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Author Topic: Kilimanjaro via the Western Breach, February 2005  (Read 12686 times)

Jaybird-99

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Hi, this is my first post to this excellent forum.

I have just summitted Kilimanjaro (February 24th, 2005) and have created a trip journal of my experiences here

http://www.bearings.f2s.com/7summits/Kilimanjaro%20Journal.pdf

As my journal states, my outdoors and trekking/climbing experience is next to nil, but I definitely seem to have caught the bug.

Constructive comments would be welcome

thanks

John
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Re: Kilimanjaro via the Western Breach, February 2005
« Reply #1 on: Mar 19 2005, 14:27 »

Hey John,

Welcome to the forum and congratulations on your summit! Thanks for your compliments and for linking to an excellent report, good to see an honest report about climbing Kili. It is definately not easy and like on any high altitude mountain you should always take care.

I have read it all as it was easy to read and enjoyed the photographs as well. Here are some comments:

- First of all I think you paint a realistic picture of climbing Kili: in short, it's tough, you will feel bad at times, but it is definately worth it. I totally agree.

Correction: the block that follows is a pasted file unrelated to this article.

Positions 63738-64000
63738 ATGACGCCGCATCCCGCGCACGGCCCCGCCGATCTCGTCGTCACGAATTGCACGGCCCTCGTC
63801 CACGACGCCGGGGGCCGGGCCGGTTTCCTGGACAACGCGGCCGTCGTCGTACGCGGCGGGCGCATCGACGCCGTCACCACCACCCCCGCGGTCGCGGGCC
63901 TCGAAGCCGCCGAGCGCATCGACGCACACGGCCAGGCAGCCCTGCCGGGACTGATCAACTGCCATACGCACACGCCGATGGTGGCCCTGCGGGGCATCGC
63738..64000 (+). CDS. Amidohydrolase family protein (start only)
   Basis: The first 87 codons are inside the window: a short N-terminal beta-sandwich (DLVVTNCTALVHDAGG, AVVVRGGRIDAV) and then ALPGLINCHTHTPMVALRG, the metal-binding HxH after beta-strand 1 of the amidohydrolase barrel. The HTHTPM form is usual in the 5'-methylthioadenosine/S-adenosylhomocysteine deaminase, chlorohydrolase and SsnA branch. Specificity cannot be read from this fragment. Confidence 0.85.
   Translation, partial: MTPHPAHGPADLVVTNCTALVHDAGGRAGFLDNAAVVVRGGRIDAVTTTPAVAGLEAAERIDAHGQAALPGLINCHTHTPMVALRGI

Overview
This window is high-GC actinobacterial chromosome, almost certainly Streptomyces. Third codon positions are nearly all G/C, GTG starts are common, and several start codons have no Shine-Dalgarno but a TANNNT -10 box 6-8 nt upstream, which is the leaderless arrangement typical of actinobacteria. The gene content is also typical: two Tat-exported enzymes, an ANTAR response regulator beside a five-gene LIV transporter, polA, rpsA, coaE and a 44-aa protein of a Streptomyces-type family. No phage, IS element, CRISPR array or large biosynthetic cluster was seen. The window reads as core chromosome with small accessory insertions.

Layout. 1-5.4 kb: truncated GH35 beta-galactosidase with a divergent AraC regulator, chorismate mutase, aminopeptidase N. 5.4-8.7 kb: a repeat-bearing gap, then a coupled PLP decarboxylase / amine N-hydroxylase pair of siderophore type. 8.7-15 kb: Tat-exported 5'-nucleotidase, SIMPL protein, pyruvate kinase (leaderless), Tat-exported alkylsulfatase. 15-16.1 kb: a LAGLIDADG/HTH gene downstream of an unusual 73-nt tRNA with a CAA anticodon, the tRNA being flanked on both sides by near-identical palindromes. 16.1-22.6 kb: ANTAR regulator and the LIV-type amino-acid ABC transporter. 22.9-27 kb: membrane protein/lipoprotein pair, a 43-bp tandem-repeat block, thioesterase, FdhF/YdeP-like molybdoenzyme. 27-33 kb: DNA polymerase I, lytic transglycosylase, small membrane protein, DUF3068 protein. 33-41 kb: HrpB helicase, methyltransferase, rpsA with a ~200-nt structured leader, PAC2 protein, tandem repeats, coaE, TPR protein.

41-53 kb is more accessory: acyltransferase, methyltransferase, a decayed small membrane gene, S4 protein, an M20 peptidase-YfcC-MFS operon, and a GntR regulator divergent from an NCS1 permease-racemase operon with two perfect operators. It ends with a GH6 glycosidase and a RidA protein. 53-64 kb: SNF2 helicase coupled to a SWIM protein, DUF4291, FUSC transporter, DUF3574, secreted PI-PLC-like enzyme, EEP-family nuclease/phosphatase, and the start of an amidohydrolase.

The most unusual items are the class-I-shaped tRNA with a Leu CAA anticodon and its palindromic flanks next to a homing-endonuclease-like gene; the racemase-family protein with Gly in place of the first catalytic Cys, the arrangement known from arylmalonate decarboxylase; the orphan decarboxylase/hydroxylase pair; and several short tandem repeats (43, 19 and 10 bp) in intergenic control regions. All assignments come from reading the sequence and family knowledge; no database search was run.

- you climbed with the wrong company  ;) It's your choice but we organize the exact same trip for about half the price... see the Kilimanjaro trips prices. I know they try to justify the $1000 or more extra profit by supplying Gamow bags etc, but have they actually ever used them? They should not as any pulmonary /cerebral oedema victim should be taken down the mountain immediately instead, which due to the emergency roads and resque services is relatively easy to do and will help anyone much more and better than using the Gamow bag.

- The use of oxygen actually shocked me, and I think it was dangerous. I understand you felt bad and that a short shot made you feel better, as it is just a short term drug. Problem is that your body gets a much harder blow after stopping with oxygen which can get you into real trouble. Like taking any drug it will wear off when you don't want it to, even compare it to a snort of cocaine to rush up the hill and then running out of 'energy' when you need it the most.
In your case you did not seem bad enough to descend, but in other cases, if someone actually needs oxygen, they should descend immediately, even one camp down (max few hours) would be enough and be the prefered option here. The effect was very likely just psychological as you did not seems to use oxygen for hours, but still I strongly advise against this.

I noticed you are going for all 7! Again, check some prices on this site first, like Aconcagua, Elbrus and Everest!
Also I noticed that you used some of my pictures on your site, please see the disclaimer about this. Normally all non-commercial sites can use my pix in certain ways, but only after getting permission. The photography is part of my livelyhood and what keeps this site free and up and running. Commercial organisations have to pay for the right to use them. You can use them on your site, but then should add the required copyright notice.